By Kay Kendall
Remember when news articles decried the horror of online meetups? Headlines shrieked about how dirty old men preyed on unsuspecting youngsters by pretending to be their same age, plus also winsome and cute. Columnists warned that you couldn’t trust connections made online.
If memory serves, that was back at the turn of the millennium when those articles were rampant. I don’t think I’ve read that kind of thing in a long time now. The online world is so much a part of us now that using the Internet is almost as normal as walking across the street. Sure we know dangers exist when crossing the street. We do it anyway but we are careful. Same with the Internet now.
Of course bad things can still develop from unscrupulous dealings online. But there is also mail fraud, phone fraud, and so on. Whenever humans get involved, someone is going to turn the technology to the dark side.
But, oh, what about the glories of the light side? What about those friends you would never have met
for, say, your Facebook page?
|Kay and Christy--Yes, we met online!|
This week I had a delightful meetup with a friend I made online. I don’t recall exactly how long Christy and I have been friends, but it is well over a year. She lives in the vicinity of Dallas/Fort Worth, and I live south down Interstate 45, almost 300 miles away in Houston. I feel safe in saying that the chances of our crossing paths were almost nil.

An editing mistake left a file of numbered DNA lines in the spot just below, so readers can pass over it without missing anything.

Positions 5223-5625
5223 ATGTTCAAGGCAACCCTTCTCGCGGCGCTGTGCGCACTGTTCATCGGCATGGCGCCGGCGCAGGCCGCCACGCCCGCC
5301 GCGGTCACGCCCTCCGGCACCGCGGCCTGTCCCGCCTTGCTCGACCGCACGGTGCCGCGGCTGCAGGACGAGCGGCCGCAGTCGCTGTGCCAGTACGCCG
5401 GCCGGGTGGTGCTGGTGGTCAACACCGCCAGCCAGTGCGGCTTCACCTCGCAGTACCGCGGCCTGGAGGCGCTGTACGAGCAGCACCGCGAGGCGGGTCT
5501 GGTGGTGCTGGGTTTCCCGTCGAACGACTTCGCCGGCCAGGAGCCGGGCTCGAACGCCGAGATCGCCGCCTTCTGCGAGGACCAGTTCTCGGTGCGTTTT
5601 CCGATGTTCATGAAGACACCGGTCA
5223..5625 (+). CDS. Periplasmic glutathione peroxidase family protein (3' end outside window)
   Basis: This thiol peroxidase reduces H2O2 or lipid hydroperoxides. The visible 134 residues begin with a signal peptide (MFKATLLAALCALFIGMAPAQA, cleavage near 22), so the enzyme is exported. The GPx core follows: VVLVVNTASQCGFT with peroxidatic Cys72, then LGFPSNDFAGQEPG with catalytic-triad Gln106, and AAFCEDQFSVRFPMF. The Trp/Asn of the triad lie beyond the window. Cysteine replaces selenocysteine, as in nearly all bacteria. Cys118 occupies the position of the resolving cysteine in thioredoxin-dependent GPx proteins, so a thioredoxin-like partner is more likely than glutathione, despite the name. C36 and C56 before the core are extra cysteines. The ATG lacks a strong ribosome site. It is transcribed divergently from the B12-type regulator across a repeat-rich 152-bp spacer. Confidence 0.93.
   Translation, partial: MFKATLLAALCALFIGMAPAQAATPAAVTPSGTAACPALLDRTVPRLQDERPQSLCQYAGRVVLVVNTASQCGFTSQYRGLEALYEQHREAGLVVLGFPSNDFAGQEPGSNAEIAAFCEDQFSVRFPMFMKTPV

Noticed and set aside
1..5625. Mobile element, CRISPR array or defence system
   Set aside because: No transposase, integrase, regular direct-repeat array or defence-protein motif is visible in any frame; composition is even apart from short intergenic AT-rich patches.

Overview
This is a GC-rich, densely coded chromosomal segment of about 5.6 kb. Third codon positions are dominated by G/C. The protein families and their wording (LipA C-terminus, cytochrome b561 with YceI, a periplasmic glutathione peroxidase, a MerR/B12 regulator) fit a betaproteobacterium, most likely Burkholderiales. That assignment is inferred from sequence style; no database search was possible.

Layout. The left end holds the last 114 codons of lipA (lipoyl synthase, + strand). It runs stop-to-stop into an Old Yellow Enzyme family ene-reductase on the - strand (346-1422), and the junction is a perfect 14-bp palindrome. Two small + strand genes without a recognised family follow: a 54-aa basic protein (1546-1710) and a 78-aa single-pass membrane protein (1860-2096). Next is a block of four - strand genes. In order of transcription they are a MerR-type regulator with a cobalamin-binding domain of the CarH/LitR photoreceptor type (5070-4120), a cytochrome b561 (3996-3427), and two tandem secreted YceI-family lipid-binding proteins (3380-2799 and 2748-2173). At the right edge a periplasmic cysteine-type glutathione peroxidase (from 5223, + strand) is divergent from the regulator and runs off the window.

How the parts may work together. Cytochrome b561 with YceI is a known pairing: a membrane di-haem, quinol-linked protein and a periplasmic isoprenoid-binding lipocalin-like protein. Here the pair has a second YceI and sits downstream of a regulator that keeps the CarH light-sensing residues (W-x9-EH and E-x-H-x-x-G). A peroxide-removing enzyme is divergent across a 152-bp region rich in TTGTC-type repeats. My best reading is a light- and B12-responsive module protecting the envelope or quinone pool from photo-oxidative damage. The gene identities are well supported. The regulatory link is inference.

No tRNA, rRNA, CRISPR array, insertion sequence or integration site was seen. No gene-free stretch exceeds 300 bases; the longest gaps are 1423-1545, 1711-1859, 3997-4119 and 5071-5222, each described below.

Christy is an avid reader, and she was taken with the fact that I had become an author. She had spent some time in Houston and knew the city because of visits to relatives here. Once upon a time I visited my grandparents in Dallas four times a year and know the city in a similar fashion. She has an only son. So do I.
And speaking of my son, Christy is about his age. Still, despite our age difference, she and I became friends.
A few months ago when she IM’d be to say that she and her husband and son were going to vacation in Galveston, she asked if perhaps we could meet. I jumped at the chance. We arranged to meet at a Starbucks not too far from I-45 as it passes through my big city.
She and her husband and son were delightful, so nice that they counterbalanced my occasional feeling that families today don’t take of each other very well. Her son is now a keen reader too, and he was well-mannered and pleasant, looking forward to starting sixth grade next fall. Christy’s husband was what used to be called a “good family man,” interested in talking about their three dogs, about the fishing trip they’d taken on the Gulf during their stay in Galveston.
Christy brought me a white ceramic bowl that I will treasure always. It sits in a metal nest of twigs, and a bird perches on it. I gave her a copy of my new book, Rainy Day Women, and a handful of bookmarks about it.
They got back on the road, and I left for the post office. And my heart was filled with such joy. Wonderful people still walk this earth, and sometimes the Internet can help you find them.